Five Key Elements That Define Memorable Brands
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In a post-Amazon-Souq world, the activities around building a brand will have to take center stage for companies across the MENA region. Memorable brands, built over the long-term, possess an unbreakable soft spot in the endorphin cortex of the customer's mind, depurating an overwhelming sensation of joy. Capturing this means that a brand can get away with value-based pricing, while its aspiring competitors, trapped in a product state, partaking in the race to the bottom with penetration pricing, are competing only on their ability to save the buyer money instead of focusing on the value they provide. All memorable brands we have worked on till now - whether it's ASUS, DELL, Falcon Aviation, or the suite of confectionary items under Perfetti Van Melle - all had a combination of one or all of the following long-term components.
Avid readers of Insights by Centric DXB will be more than familiar of our insistence that companies market their brands in a manner that breaks away from the clutter. The marketing mix must differ from the competition. How else can a company stand out? Differentiation is key. Brand identity goes much further than a brand name or brand logo, it encapsulates the brand value and how it is meant to make people feel about the brand when it is in their hands. Coke's brand identity used to be around "The Coke Side of Life" with the philosophy that everyone should be happy. Now the identity is around "Taste the Feeling", grounding the concept inside the product and not so much what the product stands for. While the new approach does pitch that "Coke is for everybody", the flaw has been that the demographic fixation has alienated loyal customers that identified with the brand on a deeper level.
The biggest success in vertical e-commerce has to be the Dollar Shave Club, acquired by Unilever last year for over US$1 billion. The reason the story resonated was because it communicated where the brand started, where it was heading and how it planned to get there, with an emphasis on the journey and not the destination. A great story is the backbone of the most memorable brands. Nike focuses on the athlete and how different aspects of sports make people feel on a human level. Adidas and Reebok's stories focus on the teams and the sports, and how they are a force to be reckoned with. Choose the story that is authentic to your business and target audience.
Founded in 2006 under the for-profit social enterprise fad, Toms is a one-for-one shoe company that gives away a shoe for every shoe it sells. They regularly run campaigns that encourage participants to go without shoes for a day to instill their purpose. And while The Economist correctly points out to its negative impact on Africa as a result of shoe donations, the business continues to connect with its target audience by making them feel like saviors to the shoeless. And they are not alone, the charity angle has been exploited by Warby Parker (WB) and Feed as well, consistently communicating the charity element as the core of the brand strategy. WB's giveaways are its glasses while Feed facilitates 370 meals for Kenyan school children for every US$250 worth of their burlap bags purchased. Going a step further, WB works with non-profits to facilitate free eye exams in poor communities, elevating their mission to another level. It is worth noting that although the returns on marketing investment speak for themselves, we do not advise every company to market their product with the donation component unless the cause is genuine or an organic element of their inclusive business mission. Only go forth if your company can live up to a one-for-one commitment, as the above examples have.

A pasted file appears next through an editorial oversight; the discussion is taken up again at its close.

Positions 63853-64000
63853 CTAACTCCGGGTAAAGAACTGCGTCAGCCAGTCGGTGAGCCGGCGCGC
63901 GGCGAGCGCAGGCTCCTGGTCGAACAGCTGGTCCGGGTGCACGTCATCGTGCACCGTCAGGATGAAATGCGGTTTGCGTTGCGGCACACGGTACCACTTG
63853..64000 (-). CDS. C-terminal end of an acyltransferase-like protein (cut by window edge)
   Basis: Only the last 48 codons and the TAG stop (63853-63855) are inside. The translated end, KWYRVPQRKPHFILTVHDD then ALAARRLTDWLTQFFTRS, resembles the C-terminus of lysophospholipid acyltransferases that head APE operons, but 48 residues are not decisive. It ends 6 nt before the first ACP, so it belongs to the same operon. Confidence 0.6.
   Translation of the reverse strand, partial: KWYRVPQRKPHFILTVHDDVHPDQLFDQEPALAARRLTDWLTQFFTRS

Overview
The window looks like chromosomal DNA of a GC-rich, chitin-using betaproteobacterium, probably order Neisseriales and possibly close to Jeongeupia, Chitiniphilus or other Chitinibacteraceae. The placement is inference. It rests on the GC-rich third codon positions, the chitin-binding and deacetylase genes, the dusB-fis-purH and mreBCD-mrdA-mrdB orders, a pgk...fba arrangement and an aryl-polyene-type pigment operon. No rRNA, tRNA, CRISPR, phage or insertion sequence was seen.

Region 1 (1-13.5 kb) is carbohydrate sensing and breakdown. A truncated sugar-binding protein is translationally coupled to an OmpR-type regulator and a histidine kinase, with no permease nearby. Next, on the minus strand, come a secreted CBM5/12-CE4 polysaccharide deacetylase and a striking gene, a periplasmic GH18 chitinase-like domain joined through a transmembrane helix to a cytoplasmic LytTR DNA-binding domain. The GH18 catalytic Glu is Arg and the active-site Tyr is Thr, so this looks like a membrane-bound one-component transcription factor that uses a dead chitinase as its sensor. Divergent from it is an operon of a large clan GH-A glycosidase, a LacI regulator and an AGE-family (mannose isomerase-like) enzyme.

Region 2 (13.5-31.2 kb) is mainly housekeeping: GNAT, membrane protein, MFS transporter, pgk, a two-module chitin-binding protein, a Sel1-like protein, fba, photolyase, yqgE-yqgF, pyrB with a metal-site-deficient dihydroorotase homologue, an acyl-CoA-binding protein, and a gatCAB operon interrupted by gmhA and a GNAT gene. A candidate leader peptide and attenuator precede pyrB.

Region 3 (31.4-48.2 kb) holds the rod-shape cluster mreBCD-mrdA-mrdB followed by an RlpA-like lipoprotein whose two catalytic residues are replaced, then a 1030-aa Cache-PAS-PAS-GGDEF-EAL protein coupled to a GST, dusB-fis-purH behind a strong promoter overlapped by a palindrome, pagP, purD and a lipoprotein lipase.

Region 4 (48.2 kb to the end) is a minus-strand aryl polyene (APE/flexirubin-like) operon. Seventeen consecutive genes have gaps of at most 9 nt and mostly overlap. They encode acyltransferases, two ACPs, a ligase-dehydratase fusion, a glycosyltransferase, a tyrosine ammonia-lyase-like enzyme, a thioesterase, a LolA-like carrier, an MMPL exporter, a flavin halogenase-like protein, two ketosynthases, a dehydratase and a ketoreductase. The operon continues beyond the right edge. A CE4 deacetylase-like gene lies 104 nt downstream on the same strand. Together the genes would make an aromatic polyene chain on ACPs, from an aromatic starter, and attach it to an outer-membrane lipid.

Companies like 800Flower have placed the customer in the driver's seat, cutting out the middleman. With products created in-house, they bypass major costs of goods sold by offering a range of "celebratory" items online. Obsessing over the customer experience, the business uses C2 to segment its users according to their purchasing behaviors and motivators, playing a proactive role in the growth of the customer's platonic and romantic relationships. Not many businesses appear to care for their customers after a purchase is made, but imagine a company that has built its marketing messages around ensuring that you remember to show affection and appreciation to the people that matter the most. Companies interested in building memorable brands should obsess about the CX.
There aren't that many companies that celebrate their customers, but Nutria Danone takes it to a whole new level with their 'My Future Champion' project celebrating moms by giving them a voice in product development, design, attributes, and building their personal brands. Wherever relevant, rally the customers around an activity that makes them feel like a star, with the brand as the event sponsor or facilitator. The brand in question should never be sold, only thanked and that too briefly. When the customer isn't being sold too, you have them for life. It is never too late to transition from a product to a brand, but remember - it takes time and be prepared to play the long game with steady and incremental success. Be unafraid and embark towards evolution.